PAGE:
Hebei Machinery Import & Export Co., Ltd.

When Did Plasma Cutting Begin?

Plasma cutting was invented in the mid-1950s. Patent holders learned that by passing a high velocity superheated gas jet through a narrow opening, an ionized gas or plasma could be produced that could melt metal.


The primary method of thermal cutting at that time was oxyacetylene cutting. Operators needed to manually control the torch head by following a template, or the torch head could be mounted to a gantry-type tracking eye machine or a linear tracking rail.


By the mid-1960s, CNC gantry machines became popular. The combination of oxyacetylene and CNC gantry machines revolutionized the flame cutting process. Plasma torches were also available for NC gantry machines. A paper punch was used to write G-codes to the controller; however, only a few people were able to program the machine.


Plasma cutting was not generally accepted by U.S. manufacturers and fabricators until the mid-1970s The reasons for the delayed popularity of plasma cutting can be attributed to


System costs, especially the price of the required gas.
The inability of the technology to match the level of thickness that can be cut by oxyacetylene.
Lack of public knowledge of plasma cutting capabilities.
Lack of programming expertise.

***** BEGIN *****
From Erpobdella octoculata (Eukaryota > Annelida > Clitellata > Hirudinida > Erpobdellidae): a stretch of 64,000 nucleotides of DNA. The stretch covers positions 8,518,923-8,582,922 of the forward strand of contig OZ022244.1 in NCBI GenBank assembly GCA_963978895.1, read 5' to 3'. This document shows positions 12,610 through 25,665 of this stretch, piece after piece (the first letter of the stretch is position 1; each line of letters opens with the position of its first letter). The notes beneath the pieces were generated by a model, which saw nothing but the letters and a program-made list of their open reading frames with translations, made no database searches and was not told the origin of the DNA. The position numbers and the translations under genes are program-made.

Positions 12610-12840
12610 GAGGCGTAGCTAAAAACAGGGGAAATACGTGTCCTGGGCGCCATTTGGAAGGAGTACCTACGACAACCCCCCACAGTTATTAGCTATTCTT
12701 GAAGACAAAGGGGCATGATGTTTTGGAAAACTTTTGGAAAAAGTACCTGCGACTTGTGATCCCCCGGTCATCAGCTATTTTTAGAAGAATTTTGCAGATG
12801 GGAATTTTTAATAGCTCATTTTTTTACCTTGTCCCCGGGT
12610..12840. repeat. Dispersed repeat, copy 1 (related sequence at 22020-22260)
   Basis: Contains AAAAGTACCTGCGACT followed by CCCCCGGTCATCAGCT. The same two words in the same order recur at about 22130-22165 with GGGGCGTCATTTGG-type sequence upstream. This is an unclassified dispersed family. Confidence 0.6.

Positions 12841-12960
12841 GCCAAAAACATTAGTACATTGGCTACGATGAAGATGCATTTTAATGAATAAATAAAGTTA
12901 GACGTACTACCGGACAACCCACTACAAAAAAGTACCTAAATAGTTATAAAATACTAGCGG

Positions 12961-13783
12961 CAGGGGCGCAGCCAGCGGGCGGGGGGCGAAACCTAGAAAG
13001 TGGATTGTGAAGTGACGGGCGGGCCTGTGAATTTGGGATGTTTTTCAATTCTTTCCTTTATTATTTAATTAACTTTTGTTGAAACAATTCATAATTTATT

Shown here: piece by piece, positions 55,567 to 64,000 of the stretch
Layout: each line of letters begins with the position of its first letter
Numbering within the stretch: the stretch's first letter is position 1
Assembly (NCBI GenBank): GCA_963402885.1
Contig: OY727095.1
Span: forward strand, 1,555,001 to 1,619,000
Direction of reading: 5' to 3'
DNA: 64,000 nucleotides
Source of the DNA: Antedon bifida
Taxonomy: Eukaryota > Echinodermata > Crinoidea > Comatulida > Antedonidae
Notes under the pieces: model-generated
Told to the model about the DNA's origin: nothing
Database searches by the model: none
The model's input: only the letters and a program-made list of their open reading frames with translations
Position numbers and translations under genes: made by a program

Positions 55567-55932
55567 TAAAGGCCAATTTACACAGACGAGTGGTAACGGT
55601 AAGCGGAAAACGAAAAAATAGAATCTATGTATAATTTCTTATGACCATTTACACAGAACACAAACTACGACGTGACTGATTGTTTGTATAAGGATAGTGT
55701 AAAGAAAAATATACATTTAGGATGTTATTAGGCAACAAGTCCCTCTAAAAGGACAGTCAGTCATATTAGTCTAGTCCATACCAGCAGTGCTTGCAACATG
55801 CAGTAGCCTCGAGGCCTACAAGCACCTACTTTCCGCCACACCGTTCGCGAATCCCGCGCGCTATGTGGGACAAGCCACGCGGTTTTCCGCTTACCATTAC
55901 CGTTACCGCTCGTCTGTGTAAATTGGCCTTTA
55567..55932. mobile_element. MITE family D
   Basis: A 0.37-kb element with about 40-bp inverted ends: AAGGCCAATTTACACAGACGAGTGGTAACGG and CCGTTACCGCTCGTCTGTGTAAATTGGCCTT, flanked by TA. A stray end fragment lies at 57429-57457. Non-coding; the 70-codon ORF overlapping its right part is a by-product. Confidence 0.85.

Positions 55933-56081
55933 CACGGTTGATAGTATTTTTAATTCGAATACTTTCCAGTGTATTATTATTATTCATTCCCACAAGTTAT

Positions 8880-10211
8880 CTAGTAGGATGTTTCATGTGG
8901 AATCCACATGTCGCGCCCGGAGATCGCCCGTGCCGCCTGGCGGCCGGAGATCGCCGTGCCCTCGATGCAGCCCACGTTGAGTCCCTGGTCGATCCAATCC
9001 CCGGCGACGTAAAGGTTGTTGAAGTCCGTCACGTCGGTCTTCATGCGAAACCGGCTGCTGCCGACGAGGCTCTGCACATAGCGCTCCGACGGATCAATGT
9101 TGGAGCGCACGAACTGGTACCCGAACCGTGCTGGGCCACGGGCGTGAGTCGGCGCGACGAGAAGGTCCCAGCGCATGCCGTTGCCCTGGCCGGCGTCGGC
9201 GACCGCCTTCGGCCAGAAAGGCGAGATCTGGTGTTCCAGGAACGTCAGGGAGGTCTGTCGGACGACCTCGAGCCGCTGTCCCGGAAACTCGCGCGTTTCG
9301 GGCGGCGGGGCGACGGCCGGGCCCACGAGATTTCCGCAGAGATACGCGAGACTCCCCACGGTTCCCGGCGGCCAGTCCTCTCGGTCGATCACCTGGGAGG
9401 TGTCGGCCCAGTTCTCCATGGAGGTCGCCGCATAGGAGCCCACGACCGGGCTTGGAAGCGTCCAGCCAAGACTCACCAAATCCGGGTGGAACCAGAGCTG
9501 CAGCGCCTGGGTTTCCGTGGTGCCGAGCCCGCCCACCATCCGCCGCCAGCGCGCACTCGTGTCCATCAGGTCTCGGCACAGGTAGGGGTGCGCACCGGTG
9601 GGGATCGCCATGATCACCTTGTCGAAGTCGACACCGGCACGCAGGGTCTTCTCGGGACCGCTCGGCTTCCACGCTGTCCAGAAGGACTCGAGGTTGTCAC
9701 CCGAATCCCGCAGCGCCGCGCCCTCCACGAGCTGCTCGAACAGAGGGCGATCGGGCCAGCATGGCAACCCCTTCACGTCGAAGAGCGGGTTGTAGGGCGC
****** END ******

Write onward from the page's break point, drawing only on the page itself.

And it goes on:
Plasma Torch

Plasma Torch


In the 1980s, plasma cutting became increasingly popular as more and more low-current systems began to be produced. Thinner metals could now be cut with plasma. Electronic torch height control was also introduced. Electronically controlled torch-to-work distance allowed the torch head to pierce the material further from the workpiece, thus minimizing wear and tear on wear parts and contributing to more accurate cuts.


During this time, PCs were also becoming increasingly popular. Machine programmers used PCs to generate machine G-code or ASCII text files used to guide machine controllers. Today, many machines continue to use this technology.


CAD programs that could generate machine code became available in the late 1980s. CAD programs combined with PCs provided a simple solution for machine programming. knowledge of G-code programming was no longer the only source for programming machine controls. CNCs, which allowed programming on the machine, also became popular.


Also in the 1980s, Apple introduced the iconic user interface to computers, and soon after, Microsoft released the first Windows® operating system to compete. Navigating the PC through text alone was becoming obsolete.


The 1980s encouraged some pioneering manufacturers to run machines directly from the PC. Many people who operated machines in this way found the user interface to be more user-friendly than basic commercial control software products.


High-precision plasma cutting was introduced in the 1990s. Many cutting applications required the edge quality that laser machines could produce - burr-free and smooth edges - but not the precision accuracy. These high-precision plasma cutters became an affordable option for these types of applications. 


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